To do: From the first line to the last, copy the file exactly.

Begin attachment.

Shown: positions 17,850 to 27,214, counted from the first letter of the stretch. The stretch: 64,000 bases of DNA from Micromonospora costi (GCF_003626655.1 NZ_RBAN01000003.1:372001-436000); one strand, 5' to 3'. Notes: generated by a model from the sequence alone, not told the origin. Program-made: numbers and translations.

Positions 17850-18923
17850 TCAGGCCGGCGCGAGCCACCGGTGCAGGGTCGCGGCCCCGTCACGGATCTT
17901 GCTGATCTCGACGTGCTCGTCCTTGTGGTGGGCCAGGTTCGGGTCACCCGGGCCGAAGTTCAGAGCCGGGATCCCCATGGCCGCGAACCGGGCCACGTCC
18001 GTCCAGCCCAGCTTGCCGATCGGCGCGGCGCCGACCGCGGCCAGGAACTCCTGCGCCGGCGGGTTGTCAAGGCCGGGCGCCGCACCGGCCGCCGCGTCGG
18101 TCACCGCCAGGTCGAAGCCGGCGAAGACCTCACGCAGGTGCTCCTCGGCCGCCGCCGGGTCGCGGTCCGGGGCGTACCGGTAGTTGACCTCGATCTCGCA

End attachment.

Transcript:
Shown: positions 17,850 to 27,214, counted from the first letter of the stretch. The stretch: 64,000 bases of DNA from Micromonospora costi (GCF_003626655.1 NZ_RBAN01000003.1:372001-436000); one strand, 5' to 3'. Notes: generated by a model from the sequence alone, not told the origin. Program-made: numbers and translations.

Positions 17850-18923
17850 TCAGGCCGGCGCGAGCCACCGGTGCAGGGTCGCGGCCCCGTCACGGATCTT
17901 GCTGATCTCGACGTGCTCGTCCTTGTGGTGGGCCAGGTTCGGGTCACCCGGGCCGAAGTTCAGAGCCGGGATCCCCATGGCCGCGAACCGGGCCACGTCC
18001 GTCCAGCCCAGCTTGCCGATCGGCGCGGCGCCGACCGCGGCCAGGAACTCCTGCGCCGGCGGGTTGTCAAGGCCGGGCGCCGCACCGGCCGCCGCGTCGG
18101 TCACCGCCAGGTCGAAGCCGGCGAAGACCTCACGCAGGTGCTCCTCGGCCGCCGCCGGGTCGCGGTCCGGGGCGTACCGGTAGTTGACCTCGATCTCGCA